Bribing Kids WorksSierra Black
Good news, parents! Bribing kids to do what you want really does work.
With apologies to Alfie Kohn and the reams of research showing that incentives for good behavior can backfire, a new study claims that bribes can work.
In a large scale study of kids vs. veggies, giving a kid a sticker each time she’s offered a vegetable she doesn’t like boosts her consumption of the veggie, even when the stickers stop coming. Kids who are merely consistently offered the veggie but given no reward don’t eat more of it, so it’s not just getting used to a new taste that does the trick.
It would seem rewards really do work, as long as you use them right.
I’m not above bribing my kids to do stuff, but I try to be very cautious about how and when to use a bribe. Mainly, I break out bribery when I’m asking my kids to do something for me that they wouldn’t otherwise be inclined to do and don’t enjoy. For example: the bank.
When I ask the kids to go to the bank with me, I let them take a lollipop from the counter. I don’t normally give them lollipops, but I also don’t normally ask them to stand quietly in long lines. I’m rewarding them for the gift of their patience and good behavior in a situation that I know doesn’t play to the strengths of the under-10 set.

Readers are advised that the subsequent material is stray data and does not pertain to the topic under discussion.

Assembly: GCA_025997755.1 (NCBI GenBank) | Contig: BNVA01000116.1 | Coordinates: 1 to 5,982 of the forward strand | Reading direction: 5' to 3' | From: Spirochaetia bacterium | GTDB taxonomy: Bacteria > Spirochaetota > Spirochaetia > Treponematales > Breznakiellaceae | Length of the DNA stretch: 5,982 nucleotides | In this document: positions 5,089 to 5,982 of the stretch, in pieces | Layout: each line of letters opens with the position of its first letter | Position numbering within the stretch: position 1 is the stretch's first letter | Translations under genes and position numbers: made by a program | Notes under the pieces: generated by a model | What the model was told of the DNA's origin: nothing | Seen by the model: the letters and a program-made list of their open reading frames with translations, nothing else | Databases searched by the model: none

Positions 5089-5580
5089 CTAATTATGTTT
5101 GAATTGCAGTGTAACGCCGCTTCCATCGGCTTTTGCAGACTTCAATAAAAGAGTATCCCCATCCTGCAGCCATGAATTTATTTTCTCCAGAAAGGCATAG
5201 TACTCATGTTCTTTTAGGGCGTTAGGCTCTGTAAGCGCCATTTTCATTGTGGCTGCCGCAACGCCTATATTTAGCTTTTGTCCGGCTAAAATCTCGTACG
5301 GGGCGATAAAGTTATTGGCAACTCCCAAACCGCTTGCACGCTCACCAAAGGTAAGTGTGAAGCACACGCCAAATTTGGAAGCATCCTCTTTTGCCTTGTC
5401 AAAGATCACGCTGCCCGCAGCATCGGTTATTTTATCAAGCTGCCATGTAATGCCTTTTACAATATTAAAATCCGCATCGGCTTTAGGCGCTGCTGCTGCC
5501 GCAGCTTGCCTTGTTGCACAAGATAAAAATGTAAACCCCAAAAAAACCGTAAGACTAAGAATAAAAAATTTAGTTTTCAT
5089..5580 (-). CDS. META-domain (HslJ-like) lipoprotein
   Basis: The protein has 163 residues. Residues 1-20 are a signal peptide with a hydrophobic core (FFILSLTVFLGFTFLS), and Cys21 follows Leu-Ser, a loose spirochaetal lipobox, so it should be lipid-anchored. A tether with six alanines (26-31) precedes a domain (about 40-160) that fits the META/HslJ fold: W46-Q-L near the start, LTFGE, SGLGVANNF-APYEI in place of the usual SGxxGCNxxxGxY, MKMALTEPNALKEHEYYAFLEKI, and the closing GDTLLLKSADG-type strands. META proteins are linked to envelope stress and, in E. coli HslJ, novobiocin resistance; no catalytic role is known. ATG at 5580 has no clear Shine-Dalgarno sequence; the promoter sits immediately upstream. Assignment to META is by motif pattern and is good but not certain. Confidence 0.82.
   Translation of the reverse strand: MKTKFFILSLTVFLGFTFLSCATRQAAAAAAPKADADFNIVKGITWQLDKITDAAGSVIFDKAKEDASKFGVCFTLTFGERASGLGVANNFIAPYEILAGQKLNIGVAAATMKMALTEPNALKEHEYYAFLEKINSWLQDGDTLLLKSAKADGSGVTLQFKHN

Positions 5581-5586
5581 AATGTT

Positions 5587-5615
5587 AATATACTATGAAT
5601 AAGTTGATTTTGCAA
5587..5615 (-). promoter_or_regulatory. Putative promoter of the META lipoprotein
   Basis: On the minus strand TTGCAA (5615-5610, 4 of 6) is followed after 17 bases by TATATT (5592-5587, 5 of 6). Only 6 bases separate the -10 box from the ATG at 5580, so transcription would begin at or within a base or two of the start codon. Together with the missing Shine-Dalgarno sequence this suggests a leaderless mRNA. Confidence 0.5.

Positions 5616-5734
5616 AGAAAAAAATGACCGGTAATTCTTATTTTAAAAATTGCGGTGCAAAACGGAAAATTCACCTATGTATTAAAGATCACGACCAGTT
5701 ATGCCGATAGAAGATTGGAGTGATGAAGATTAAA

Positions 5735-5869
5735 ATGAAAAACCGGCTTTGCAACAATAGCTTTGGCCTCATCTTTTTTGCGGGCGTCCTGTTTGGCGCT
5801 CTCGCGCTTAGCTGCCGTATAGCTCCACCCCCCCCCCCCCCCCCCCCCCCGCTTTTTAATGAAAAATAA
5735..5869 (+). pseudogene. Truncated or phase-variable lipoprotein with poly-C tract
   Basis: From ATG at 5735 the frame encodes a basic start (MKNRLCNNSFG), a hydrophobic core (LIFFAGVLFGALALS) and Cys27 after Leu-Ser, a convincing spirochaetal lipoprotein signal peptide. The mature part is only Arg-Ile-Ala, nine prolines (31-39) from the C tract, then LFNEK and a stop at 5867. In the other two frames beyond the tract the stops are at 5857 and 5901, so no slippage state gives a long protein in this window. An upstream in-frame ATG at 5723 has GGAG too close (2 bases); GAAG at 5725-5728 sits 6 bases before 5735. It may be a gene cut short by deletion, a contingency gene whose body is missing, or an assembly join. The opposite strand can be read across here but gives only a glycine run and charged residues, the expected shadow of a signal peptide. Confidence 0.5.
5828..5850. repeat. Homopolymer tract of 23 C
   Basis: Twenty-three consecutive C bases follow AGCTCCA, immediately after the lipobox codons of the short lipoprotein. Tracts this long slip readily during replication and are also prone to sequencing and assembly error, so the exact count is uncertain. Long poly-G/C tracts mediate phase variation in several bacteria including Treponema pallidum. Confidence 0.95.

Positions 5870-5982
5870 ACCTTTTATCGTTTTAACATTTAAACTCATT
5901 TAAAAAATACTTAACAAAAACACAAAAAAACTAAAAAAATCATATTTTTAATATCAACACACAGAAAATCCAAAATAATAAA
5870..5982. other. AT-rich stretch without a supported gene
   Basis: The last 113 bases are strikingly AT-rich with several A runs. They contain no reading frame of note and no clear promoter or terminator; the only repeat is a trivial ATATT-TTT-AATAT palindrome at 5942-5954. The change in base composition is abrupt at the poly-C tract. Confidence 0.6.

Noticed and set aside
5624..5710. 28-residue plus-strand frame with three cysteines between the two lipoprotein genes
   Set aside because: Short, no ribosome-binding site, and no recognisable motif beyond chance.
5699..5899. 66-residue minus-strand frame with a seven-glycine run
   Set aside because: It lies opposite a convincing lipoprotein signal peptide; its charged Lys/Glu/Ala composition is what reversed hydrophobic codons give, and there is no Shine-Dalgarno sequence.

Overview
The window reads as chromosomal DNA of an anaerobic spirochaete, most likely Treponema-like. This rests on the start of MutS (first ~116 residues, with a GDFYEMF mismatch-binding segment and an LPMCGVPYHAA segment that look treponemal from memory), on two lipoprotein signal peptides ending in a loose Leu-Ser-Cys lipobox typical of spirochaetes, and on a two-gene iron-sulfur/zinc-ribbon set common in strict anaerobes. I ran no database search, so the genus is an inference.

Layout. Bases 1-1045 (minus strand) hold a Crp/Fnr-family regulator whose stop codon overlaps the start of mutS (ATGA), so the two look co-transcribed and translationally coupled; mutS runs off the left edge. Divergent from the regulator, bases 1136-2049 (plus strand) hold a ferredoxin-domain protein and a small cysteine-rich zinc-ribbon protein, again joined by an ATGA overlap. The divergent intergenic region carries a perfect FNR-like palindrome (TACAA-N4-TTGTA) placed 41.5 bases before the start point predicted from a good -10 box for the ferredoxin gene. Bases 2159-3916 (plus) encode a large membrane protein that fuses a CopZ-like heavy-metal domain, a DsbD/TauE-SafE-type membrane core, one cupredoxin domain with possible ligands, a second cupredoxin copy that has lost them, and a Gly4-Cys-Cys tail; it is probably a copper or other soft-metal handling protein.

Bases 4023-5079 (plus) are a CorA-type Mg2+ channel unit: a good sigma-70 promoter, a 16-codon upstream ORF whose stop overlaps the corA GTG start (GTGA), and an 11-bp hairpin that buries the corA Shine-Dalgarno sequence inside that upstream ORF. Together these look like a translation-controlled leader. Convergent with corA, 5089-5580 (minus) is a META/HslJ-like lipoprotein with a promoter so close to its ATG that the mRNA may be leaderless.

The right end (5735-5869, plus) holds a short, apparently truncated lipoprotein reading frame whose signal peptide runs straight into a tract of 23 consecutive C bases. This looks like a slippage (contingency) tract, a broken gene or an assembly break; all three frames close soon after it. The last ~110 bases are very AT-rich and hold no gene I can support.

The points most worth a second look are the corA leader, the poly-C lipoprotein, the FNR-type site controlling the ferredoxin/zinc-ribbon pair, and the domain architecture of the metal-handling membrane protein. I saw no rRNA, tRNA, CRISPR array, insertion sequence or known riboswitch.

I’ve never gone in for sticker charts, in part because I believed the research that says they don’t work and in part because I am not organized enough to consistently give my kids a sticker when they do something right.
Researchers think this study showed rewards working when others failed because it explicitly targeted foods that kids didn’t like. If you reward a child for doing something she likes, you do indeed teach her to expect payment for that activity whether or not she enjoys it. If you pay a kid – in lollipops, cash or stickers – to do something she dislikes, she’ll do it and maybe learn to like it better.
The moral of this story would seem to be to use bribes, but use them carefully.
What do you think? Do you bribe your kids? Will you now that you know it works?
Photo: shoes on wires